Lewis, C.S. and Lewis, W.H. Boxen. Ed. Walter Hooper. London: Collins, 1985. 206 pp. ISBN 0-00-21508-4.

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Reviewed by Nancy-Lou Patterson

[This review originally appeared as “Action, Comedy, Invention” in Mythlore 12.1 (#43) (1985): 39-40.]

It would be hard to imagine a work more long-awaited than this: its existence was revealed by Lewis himself in Surprised By Joy (London: Geoffrey Bles, 1955) as he described the “blessing of his relationship with his brother Warren. Their earliest works were drawings: “His [Warren's] were of ships and trains and battles; mine, when not imitated from his, were of what we both called ‘dressed animals’” (13). Of his own drawings, Lewis comments, “there is action, comedy, invention,” but not “a single line drawn in obedience to an idea, however crude, of beauty” (14). These descriptions can also apply exactly to the written juvenilia now published (30 years after their first public mention and more than 75 years after their composition as Boxen).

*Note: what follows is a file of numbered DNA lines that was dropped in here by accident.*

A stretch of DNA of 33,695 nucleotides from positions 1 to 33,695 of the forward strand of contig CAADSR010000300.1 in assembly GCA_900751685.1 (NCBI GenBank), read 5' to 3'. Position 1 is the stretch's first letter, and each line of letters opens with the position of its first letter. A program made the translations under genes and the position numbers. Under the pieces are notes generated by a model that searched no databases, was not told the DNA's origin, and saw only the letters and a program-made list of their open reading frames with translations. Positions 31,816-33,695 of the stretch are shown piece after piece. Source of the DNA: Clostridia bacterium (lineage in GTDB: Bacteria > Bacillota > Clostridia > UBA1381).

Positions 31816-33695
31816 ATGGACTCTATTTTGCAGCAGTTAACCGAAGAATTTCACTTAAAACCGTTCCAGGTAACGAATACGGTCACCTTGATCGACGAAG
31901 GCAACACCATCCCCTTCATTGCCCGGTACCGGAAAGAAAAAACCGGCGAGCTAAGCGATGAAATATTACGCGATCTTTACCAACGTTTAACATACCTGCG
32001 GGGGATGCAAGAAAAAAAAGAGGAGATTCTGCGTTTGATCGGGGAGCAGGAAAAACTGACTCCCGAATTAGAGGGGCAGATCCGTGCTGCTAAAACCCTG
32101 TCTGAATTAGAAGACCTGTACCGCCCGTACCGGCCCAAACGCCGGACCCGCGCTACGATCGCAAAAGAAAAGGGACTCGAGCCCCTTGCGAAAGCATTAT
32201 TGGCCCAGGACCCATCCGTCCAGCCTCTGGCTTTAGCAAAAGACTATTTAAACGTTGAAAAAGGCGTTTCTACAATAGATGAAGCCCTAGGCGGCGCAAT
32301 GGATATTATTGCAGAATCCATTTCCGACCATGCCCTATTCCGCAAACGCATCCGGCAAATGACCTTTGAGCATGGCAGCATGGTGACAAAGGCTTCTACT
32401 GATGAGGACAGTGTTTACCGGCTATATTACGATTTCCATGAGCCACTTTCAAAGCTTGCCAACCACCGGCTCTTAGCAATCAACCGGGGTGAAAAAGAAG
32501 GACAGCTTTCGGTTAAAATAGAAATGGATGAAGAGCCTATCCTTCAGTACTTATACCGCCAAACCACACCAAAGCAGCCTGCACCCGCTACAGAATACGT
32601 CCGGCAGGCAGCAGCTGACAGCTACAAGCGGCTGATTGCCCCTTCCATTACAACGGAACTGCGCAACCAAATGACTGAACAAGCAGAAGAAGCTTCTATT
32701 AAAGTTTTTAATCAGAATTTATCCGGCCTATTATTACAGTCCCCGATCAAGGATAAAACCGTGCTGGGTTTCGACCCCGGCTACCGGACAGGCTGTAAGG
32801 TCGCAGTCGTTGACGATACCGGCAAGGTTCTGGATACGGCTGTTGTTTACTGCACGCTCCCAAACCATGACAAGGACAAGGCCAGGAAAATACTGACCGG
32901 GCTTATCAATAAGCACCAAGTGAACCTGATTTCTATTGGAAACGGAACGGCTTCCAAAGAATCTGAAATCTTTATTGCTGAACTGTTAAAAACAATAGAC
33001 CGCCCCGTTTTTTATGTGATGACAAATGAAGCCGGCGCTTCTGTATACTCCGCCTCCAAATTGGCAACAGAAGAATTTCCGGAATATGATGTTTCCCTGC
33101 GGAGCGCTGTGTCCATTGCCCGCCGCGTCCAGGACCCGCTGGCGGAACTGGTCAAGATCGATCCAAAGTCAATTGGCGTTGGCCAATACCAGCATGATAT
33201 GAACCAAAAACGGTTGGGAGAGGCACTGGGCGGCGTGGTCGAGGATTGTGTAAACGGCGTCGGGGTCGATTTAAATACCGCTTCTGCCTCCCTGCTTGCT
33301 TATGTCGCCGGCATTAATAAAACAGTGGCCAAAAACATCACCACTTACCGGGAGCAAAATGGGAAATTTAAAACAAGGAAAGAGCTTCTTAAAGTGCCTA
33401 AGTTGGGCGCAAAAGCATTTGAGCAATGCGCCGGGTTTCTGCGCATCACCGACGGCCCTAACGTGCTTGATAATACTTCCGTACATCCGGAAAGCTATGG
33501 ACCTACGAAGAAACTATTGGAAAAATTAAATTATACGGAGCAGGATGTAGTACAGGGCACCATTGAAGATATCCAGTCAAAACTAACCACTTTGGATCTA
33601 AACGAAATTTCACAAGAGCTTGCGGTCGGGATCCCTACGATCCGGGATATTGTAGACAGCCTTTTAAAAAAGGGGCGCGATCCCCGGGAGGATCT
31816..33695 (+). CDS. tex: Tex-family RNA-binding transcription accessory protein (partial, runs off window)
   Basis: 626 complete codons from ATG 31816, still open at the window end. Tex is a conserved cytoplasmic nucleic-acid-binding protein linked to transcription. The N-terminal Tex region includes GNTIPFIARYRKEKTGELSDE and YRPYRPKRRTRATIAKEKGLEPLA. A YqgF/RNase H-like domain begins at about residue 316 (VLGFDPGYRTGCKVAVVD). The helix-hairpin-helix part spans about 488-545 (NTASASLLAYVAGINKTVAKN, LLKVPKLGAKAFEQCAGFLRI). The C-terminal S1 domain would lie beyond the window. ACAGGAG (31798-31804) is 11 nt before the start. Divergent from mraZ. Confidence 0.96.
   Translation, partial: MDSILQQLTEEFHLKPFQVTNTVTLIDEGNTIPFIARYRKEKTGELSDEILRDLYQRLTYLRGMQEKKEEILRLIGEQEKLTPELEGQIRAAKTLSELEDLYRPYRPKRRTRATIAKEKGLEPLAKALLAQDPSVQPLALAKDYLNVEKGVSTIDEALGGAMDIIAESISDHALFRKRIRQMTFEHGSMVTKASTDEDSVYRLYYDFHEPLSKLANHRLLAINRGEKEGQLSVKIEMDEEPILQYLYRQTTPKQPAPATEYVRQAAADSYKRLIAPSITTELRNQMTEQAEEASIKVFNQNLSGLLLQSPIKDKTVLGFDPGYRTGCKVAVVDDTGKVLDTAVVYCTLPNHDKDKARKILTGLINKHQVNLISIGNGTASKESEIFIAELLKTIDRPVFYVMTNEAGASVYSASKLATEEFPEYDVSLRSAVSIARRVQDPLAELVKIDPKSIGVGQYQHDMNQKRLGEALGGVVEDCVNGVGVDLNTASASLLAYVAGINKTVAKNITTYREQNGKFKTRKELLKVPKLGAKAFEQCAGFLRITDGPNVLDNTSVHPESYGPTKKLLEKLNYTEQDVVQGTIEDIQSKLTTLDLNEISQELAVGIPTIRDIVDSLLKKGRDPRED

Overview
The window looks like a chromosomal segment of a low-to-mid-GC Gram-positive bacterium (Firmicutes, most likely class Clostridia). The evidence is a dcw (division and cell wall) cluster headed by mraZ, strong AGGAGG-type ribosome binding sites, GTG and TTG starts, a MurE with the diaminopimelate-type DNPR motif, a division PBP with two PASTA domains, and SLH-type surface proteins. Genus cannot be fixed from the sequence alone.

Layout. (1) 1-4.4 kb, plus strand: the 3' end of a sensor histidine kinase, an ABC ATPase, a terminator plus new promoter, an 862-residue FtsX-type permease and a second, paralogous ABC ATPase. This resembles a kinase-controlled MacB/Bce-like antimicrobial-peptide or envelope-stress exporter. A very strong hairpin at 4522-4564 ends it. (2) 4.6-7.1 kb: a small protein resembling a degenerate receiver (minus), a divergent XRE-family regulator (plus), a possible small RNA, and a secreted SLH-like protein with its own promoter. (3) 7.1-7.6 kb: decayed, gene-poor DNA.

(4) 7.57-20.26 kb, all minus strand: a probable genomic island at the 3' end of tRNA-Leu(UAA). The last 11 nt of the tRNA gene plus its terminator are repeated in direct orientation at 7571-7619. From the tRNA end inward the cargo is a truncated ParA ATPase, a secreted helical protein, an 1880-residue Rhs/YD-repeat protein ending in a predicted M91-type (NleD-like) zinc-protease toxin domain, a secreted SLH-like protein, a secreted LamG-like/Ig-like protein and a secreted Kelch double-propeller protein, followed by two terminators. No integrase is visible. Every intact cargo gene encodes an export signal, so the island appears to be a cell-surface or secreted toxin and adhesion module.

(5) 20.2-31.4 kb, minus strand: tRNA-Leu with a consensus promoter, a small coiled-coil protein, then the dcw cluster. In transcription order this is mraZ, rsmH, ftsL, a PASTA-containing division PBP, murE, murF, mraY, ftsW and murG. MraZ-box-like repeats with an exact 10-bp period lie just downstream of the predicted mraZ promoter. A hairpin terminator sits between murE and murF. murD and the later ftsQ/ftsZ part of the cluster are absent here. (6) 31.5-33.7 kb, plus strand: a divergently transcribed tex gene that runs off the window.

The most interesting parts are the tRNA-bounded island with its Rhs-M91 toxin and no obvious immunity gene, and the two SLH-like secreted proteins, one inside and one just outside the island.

The second mention of Boxen is from the hand of Warren Lewis: writing of life in Little Lea, their Belfast home, he recalled in his edition of Letters of C.S. Lewis (London: Geoffrey Bles, 1966), “together we devised the imaginary country of ‘Boxen’ which proliferated hugely and became our solace and joy for many years to come” (2). The “Boxen” materials, which include a variety of fragments, and a later tongue-in-cheek “Excyplopedia Boxonia” composed by C.S. Lewis in 1927, are now in the possession of the Marion E. Wade Collection at Wheaton College, Illinois, and of the Rev. Walter Hooper. At least three portions do not appear in the present published volume: “the fragment Tararo, The Life of Lord John Big, and Littera Scripta Manet.” Hooper tells us tantalizingly that “I hope to publish them when the time is right for a second volume of Boxen stories” (Boxen 18).